Aug 3, 2018
I always tell my friends who visit Japan that Japan is expensive, if you want it expensive. And... yes, it can be a little costly, especially for someone like me who grew up in a Southeast Asian country where everything is worth at most 70% less. I had to adjust.
I have been living in Japan for a few months now and have definitely learned the ways to save up. Here are some tips that might help:
1. If you don't want to live in a shared house, find an apartment outside the hustle and bustle of the metropolitan areas.
I started looking for an apartment 6 months before moving and one thing I've noticed is that you can never find an affordable and decent apartment in the busiest areas of Tokyo such as Shinjuku, Shibuya and Roppongi. I live in a 2LDK apartment in Saitama Prefecture and pay half the price of the studio apartments in those areas mentioned. My travel time to Tokyo is only half an hour. I got to save a lot of money though it's a little more inconvenient because of its location. But still, an additional 15 minutes of train travel time everyday doesn't hurt.
Also, I have some friends who are living with Japanese host families. It's definitely free, but can be a little uncomfortable of course, but it's a great way to exchange cultures with Japanese people and save a lot of money at the same time.
2. Make food at home as much as possible
Well, I don't need to provide much explanation here as everyone knows that it's always cheaper to not eat outside. You can find a few cheap Japanese restaurants but most are pricey. Buying food at convenience stores can be an option, but it costs almost the same as eating in a cheap restaurant. My 4,000 JPY worth of groceries can last more than a week.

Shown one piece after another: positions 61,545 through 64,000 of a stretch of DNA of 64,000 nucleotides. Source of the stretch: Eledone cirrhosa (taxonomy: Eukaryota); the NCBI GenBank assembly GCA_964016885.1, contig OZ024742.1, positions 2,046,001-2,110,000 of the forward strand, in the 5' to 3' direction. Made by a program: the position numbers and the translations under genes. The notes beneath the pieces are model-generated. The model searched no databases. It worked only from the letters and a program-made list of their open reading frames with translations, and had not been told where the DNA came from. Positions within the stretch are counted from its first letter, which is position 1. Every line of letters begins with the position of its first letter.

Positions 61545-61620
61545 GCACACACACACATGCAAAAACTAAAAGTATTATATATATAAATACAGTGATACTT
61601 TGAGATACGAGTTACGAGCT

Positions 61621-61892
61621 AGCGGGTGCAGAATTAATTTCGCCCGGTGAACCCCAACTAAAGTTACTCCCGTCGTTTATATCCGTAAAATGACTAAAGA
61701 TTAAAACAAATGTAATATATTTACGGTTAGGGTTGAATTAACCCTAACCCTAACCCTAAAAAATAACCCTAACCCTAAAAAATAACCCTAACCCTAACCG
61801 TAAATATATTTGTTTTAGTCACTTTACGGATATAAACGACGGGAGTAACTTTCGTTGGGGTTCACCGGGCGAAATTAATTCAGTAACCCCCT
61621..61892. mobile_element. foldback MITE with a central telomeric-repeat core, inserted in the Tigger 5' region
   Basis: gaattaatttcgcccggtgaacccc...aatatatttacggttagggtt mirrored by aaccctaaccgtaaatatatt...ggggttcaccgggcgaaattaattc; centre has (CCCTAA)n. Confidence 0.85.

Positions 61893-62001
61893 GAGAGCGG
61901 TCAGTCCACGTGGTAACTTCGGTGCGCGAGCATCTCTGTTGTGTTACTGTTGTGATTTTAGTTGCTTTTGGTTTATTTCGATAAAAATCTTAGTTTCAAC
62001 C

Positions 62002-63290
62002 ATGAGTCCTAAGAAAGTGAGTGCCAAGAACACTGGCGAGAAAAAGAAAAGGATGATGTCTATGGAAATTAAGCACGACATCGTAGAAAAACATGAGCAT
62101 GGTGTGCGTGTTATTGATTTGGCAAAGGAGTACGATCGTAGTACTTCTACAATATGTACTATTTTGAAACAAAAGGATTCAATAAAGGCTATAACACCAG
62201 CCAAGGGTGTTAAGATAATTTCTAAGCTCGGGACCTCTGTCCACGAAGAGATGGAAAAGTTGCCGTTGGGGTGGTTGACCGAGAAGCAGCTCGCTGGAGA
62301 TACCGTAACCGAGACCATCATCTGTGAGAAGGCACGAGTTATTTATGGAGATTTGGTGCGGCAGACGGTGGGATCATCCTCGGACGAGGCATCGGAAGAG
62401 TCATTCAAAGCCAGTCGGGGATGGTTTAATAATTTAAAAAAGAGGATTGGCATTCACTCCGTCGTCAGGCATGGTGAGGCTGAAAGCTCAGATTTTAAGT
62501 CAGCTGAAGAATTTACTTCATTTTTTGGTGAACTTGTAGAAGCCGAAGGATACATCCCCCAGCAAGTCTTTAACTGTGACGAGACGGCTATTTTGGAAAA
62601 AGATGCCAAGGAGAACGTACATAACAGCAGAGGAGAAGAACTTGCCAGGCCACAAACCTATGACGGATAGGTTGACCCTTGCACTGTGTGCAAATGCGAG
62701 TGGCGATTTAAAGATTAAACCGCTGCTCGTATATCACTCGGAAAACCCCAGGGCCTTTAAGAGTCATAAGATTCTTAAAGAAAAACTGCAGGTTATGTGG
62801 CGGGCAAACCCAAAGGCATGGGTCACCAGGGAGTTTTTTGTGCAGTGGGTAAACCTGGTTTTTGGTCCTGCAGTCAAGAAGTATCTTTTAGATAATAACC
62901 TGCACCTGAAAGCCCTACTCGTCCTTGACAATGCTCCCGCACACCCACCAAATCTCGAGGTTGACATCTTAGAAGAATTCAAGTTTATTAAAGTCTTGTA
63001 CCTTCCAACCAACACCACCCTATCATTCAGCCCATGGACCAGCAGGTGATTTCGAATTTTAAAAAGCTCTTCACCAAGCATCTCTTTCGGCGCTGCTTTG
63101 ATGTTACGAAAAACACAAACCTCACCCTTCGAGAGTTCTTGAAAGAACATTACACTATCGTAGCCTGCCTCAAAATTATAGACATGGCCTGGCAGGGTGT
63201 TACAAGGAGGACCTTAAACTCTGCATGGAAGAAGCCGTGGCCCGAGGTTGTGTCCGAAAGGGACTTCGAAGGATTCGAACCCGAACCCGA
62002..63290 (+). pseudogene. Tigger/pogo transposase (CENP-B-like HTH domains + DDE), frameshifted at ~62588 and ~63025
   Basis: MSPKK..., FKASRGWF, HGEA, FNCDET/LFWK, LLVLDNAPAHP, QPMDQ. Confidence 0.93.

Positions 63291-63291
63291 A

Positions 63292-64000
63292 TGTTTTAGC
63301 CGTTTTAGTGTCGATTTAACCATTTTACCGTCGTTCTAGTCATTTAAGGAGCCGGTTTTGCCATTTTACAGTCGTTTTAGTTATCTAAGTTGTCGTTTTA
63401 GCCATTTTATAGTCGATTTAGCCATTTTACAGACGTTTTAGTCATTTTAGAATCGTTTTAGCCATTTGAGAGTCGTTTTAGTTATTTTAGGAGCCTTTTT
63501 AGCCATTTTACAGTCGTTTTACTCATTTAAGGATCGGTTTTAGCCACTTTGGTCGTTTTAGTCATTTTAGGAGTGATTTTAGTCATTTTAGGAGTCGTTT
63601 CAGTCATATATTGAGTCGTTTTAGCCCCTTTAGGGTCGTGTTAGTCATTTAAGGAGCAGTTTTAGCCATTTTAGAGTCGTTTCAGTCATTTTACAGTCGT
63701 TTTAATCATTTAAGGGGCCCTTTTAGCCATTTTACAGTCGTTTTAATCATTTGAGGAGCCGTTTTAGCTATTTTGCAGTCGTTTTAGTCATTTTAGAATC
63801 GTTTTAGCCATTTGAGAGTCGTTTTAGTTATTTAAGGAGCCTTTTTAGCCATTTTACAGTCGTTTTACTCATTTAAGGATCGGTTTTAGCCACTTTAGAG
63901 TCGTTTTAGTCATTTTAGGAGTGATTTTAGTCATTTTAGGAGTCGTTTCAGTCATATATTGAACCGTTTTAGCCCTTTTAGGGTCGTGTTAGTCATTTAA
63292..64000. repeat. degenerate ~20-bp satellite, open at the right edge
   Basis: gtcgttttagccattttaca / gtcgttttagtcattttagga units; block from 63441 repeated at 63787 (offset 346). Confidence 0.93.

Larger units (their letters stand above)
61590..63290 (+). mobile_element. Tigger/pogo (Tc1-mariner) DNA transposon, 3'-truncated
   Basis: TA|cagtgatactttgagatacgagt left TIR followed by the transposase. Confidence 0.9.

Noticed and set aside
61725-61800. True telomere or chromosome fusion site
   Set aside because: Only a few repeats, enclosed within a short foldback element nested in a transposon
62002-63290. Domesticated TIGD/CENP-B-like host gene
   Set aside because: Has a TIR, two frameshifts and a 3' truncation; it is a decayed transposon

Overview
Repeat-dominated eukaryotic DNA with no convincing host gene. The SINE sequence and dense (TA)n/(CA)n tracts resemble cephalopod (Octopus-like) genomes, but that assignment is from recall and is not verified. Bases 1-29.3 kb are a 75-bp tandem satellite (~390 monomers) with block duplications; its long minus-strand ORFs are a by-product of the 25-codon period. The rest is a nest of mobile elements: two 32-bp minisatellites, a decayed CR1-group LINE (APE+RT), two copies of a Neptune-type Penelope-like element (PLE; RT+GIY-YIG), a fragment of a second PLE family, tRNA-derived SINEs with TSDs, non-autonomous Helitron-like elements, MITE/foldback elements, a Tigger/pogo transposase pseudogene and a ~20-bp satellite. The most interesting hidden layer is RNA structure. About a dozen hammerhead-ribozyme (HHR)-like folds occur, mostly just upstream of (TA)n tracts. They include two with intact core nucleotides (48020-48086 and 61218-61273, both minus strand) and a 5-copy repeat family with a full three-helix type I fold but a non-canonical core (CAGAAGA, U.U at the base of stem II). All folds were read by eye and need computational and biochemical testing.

3. Take advantage of discounts in supermarkets
Some items in the supermarkets of Japan are discounted during the evening as they cannot be sold the following day. I sometimes visit the supermarket 1 hour before closing time and buy discounted goods. From time to time, supermarkets also have a sale day where everything is priced less.
4. Purchase a Commuter Railway Pass (IC Card)
Train passes can be easily purchased from the ticket machines in train stations in Japan. Every machine comes with an English version so there is no need to worry. You can purchase a 1-month, 3-months or 6-months pass. The pass is only applicable for your daily route (eg. Shinjuku Station-Akabane Station and vice versa) otherwise you will be charged. Cards are prepaid so you can just top them up whenever you need to. These cards can also be used at some stores that will accept it as payment. It's pretty convenient. My pass saves me about half the price of what I might spend if I purchase a 1-day ticket everyday.
5. Store Memberships/Point Cards
A lot of stores in Japan offer point cards/memberships that can give you discounts that are exclusive for members. Some stores don't require you to purchase a card anymore, rather they let you download their app and register from there.
6. 100-yen Shops and Donki
These shops are the best to go to if you're looking to buy something and don't want to spend so much. On top of being cheaper, they often have everything you need.